Moito’s I-4 Inspires a Trace Refinement


This post introduces an improved trace convention for 3-fills, in response to a complex of 3-fills in the bypass solution of Very Hard I-4 from Moito’s Sudoku Road to Mastery, the puzzle Moito rates as highest possible difficulty. The bypass solution demonstrates a tracing refinement for the newest addition to Sysudoku Basic, the 3-fill. Then we watch X-panel methods cooperate with a coloring cluster with a decisive wrap generated by finned fish.

Here is a I-4 bypass trace, as you might have done it by following the examples since  3-fills were introduced last April. Spotting the naked pair SW28, this trace goes into a collapse before the customary number list of first causes begins.

The Traces page and the Basic pages explain the trace notation, in which 3-fills are represented implicitly as effect lists. Now with some experience with the complications of 3-fill interaction, I’m going with a more explicit and simpler tracking of 3-fills in traces. Instead of resolving some 3-fills immediately and leaving unresolved ones unaccounted for, I will list every 3-fill in an unresolved bracketed list form as an effect, and use square brackets to mark its 3-fill resolution list, wherever that occurs, as an effect of whatever cause resolves it.

With this treatment, I can consistently list the four 3-fills in the starting grid of Very Hard I-4, just as I listed the SW28 subset, before starting the numbered cause list.

The total effects of these causes are seen here. Then, as the trace continues above,  the hidden dublex finishes the puzzle before numbered causes even begin.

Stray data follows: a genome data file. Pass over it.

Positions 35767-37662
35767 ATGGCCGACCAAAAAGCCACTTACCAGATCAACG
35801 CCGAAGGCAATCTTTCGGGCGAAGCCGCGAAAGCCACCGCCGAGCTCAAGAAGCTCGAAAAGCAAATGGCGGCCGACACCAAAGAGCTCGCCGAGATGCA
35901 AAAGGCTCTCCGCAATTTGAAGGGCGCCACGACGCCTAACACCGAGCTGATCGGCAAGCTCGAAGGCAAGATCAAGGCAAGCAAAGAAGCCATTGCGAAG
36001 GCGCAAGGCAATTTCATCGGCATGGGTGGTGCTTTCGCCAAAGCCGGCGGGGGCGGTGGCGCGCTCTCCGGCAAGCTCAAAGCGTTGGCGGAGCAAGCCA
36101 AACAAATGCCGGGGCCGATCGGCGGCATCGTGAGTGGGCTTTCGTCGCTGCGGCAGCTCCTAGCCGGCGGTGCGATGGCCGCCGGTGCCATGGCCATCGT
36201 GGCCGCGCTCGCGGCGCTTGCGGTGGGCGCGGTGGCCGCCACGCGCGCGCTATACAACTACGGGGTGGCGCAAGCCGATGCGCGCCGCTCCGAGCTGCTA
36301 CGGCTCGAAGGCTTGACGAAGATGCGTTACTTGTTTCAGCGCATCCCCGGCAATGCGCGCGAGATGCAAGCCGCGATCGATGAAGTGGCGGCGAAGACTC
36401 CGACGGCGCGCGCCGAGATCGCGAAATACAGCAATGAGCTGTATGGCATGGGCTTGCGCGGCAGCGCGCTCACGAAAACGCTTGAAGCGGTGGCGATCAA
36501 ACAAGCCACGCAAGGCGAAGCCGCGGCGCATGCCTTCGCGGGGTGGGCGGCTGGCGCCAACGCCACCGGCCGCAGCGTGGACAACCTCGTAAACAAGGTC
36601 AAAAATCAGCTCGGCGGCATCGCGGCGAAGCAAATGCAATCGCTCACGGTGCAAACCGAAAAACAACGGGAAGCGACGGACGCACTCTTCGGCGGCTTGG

That makes the super tough I-4 look super easy on the order of battle scale.

Maybe it’s how Moito approaches basic.

Now I’d like to comment on the interesting solution path of Very Hard I-35. Here is the fully line marked grid, with the scars of the  boxline event of column 1 still in place.

The removals leave a 3-slink in NW,

but we call it a boxline because it’s the removal of the last 3 in the NWr3 box remainder that creates that slink.

Box marking is easy, making line marking hard.

The seldom seen regular XYZ-wing is first, but a search for irregular wings on the new 236-wing hinge calls attention to the slink network around these numbers, and I get out the crayons for a look.

 

 

 

 

A nice cluster develops, but no results, so I go to the X-panel and find 6-chain ANL, expanding the cluster and the bv field. One of the removals traps a 3 in c6.

Coloring early pays dividends, and the cluster coloring has no adverse effect on chain construction. And its easy to do.

 

The same 6-panel delivers a  finned swordfish on rows 1,2 and 8. If the fin 6r1c9 is false, the perfect swordfish gobbles up the victim.  But if true, the fin does the gobbling. Seeing the fin is fatal.

Of course, I look at the other potential victim, 6r7c2. Is there any way it can see the fin, and become a kraken fish victim? That is a fine reason to look for an AIC, but it doesn’t work.

Then, on the  8-panel, a finned 8-wing on c2  and c3 delivers NW9 and green.  The cluster wrap finishes I-35.

Next, we take up a very unusual multiple solution puzzle, Moito Road to Mastery Very Hard IV-6. This one plays like a unique solution Sudoku, until it doesn’t, so you may prefer to avoid it.  In this review, are you a player, or a spectator?

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About Sudent

My real name is John Welch. I'm a happily married, retired professor (computer engineering), timeshare traveling, marathon running father of 3 wonderful daughters and granddad to 7 fabulous grandchildren. The blog is about Sudoku solving. It covers how to start, basic solving to find candidates efficiently, and advanced solving methods in an efficient order of battle. It is about human solving methods, not computer solving.
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